As the session of the House of Commons Liaison Committee began, Labour MP Chris Bryant asked Johnson why he doesn’t often correct the record after making misleading statements.
The prime minister suggested he did not think the question was fair, and told Bryant to be more specific.
Bryant asked Johnson if he had fired Matt Hancock as health secretary for breaking pandemic rules, or whether the minister had resigned, as was announced at the time. Johnson didn’t give a straight answer, saying only that Hancock had left his job “quite fast” after the story broke.
U.K. to Phase Out Universal Credit Uplift (1:30 p.m.)
The government will phase out from September a 20-pound ($28) a week uplift in welfare payments under its Universal Credit program, U.K. Work and Pensions Secretary Therese Coffey told a parliamentary committee on Wednesday.
While the increase in weekly payments to the low-paid and unemployed had always been badged by the Treasury as a temporary pandemic measure, winding it down has proved tough for Chancellor of the Exchequer Rishi Sunak because of opposition from political opponents as well as backbenchers within his own Conservative Party. That pressure led him earlier this year to extend the uplift until the end of September.
“Ahead of October we will start communicating with the current claimants who receive the 20 pounds to make them aware that that will be being phased out and they will start to see an adjustment in their payments,” Coffey told the Work and Pensions Committee. “It is being phased out in line with all the other temporary measures that are also being removed.”
Johnson ‘Deeply Sorry’ For Pandemic Deaths (12.40pm)
Labour MP Tan Dhesi spoke of the personal sacrifices made by his own family in adhering to strict funeral restrictions during the pandemic -- and said government ministers had been “sycophantic” and “hypocritical” to support Johnson’s former aide Dominic Cummings, who broke Covid rules last year.
Johnson said the government had tried “throughout this pandemic to minimize human suffering and loss of life.”
“I apologize for the suffering that the people of this country have endured,” he said. “Nothing I can say or do can take back the lost lives, the lost time spent with loved ones that he describes. I’m deeply, deeply sorry for that.”
PM Slaps Down Tory Aid Rebels (12:30 p.m.)
Johnson’s former Cabinet colleague David Davis demanded to know when MPs will get a binding vote on the government’s decision to cut the U.K.’s overseas aid budget. It’s an issue that’s sparked a major revolt within the government’s ranks.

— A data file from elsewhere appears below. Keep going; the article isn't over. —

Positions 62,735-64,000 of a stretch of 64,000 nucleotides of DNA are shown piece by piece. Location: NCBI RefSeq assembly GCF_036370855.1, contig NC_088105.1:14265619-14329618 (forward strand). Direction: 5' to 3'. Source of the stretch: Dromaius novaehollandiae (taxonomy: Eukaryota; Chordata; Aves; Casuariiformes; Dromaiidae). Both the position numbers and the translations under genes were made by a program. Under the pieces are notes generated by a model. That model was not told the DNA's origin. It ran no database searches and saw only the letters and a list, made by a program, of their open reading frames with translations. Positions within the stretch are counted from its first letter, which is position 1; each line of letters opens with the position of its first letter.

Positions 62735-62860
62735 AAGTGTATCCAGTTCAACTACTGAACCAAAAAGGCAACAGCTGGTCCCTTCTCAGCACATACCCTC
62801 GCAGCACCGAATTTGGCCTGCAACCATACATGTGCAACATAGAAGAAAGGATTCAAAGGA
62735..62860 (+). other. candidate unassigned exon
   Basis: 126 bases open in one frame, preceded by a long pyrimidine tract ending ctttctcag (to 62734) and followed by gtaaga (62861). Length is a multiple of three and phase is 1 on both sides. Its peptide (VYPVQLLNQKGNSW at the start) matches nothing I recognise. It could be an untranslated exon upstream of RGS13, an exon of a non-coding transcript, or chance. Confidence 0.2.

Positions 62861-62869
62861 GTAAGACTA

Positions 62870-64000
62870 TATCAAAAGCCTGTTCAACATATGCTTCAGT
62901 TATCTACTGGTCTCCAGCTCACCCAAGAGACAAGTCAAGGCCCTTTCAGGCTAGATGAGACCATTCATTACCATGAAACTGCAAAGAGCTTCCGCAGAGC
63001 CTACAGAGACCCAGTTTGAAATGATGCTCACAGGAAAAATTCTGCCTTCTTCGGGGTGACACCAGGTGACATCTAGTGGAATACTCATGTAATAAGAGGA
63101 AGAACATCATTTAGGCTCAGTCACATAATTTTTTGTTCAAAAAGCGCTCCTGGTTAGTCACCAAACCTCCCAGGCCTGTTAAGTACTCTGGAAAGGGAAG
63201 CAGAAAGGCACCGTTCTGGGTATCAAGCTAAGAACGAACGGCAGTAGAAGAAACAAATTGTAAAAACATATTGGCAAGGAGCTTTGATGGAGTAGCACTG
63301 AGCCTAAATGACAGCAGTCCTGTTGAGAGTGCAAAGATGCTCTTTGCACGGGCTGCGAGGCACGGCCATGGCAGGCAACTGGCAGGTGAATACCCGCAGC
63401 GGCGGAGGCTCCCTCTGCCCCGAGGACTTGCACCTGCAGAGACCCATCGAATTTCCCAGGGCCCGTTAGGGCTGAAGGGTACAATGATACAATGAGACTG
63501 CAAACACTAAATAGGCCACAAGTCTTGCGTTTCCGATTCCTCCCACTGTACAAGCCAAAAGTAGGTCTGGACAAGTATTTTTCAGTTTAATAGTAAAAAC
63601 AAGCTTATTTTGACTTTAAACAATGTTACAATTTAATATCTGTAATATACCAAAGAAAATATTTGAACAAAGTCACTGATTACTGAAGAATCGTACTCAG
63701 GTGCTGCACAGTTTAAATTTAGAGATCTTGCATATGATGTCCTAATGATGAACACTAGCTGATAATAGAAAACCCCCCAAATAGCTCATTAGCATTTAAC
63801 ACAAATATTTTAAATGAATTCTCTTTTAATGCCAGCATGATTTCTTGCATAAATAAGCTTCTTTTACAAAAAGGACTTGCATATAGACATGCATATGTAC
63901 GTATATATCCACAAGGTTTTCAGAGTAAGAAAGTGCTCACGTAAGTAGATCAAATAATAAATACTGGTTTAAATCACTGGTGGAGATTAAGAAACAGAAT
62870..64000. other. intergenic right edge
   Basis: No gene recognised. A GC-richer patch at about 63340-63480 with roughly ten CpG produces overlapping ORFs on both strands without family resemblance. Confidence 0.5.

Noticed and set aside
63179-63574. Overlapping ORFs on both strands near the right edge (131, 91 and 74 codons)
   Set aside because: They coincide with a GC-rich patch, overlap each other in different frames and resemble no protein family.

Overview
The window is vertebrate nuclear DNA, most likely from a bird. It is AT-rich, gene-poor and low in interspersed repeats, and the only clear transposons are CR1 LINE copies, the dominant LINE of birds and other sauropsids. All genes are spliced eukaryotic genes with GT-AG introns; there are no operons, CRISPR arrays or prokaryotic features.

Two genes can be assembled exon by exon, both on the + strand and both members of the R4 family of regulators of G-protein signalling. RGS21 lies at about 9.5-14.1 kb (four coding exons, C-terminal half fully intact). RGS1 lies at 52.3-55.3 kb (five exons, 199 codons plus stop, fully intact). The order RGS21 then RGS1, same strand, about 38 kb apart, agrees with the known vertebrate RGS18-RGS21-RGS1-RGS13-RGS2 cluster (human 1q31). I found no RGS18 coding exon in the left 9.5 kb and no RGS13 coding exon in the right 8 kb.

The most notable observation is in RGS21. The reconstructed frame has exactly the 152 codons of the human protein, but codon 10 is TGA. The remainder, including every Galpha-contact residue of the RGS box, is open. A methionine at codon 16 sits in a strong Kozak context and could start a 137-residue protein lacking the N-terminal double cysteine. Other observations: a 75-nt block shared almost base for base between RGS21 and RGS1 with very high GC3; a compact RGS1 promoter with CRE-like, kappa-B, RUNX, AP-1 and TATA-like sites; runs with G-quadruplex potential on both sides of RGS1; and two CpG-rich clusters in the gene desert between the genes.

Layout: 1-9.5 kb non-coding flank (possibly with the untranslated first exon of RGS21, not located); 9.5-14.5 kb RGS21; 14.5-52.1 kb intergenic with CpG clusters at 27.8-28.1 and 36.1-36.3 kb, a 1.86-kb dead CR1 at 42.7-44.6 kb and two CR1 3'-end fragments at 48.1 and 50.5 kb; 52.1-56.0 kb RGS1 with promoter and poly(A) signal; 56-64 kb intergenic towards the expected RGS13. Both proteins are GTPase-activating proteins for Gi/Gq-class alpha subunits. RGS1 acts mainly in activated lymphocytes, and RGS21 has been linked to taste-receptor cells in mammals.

The premier did little to calm the situation, telling Davis that lawmakers had already been given a chance to vote on the policy but “mysteriously” decided not to. That’s unlikely to win Johnson any friends on his own side.
U.K. Won’t Boycott Beijing Olympics (12:30 p.m.)
Johnson dismissed a question from a member of his own party asking the prime minister to support a diplomatic boycott against the 2022 Winter Olympics in Beijing by saying that he “does not support boycotts.”
A diplomatic boycott means that U.K. ministers and officials would remain in the U.K. while British athletes still get to compete, in order to increase pressure on China to allow the U.N. to investigate genocide claims in Xinjiang.
Johnson Quizzed Over Self-Isolation (12.15 p.m.)
Questioning Johnson in the House of Commons, Starmer warned the prime minister that his plan to lift restrictions will lead to the “next big problem” -- self-isolation for potentially millions of people this summer if Covid-19 infections rise to 100,000 a day.
“It won’t feel like ‘Freedom Day’ to those who have to isolate,” Starmer said at Prime Minister’s Questions. Johnson is planning to end virtually all remaining curbs in England on July 19, but the requirement to self-isolate if a person comes into contact with a Covid case will stay in place until August 16.
People could start deleting the NHS Covid-19 app on their phones to prevent being “pinged” and told to stay home, Starmer said, warning that that would risk undermining the whole test and trace system. Johnson said the U.K. was moving to a “system of testing rather than self-isolation” and from “legal diktat” to “personal responsibility”.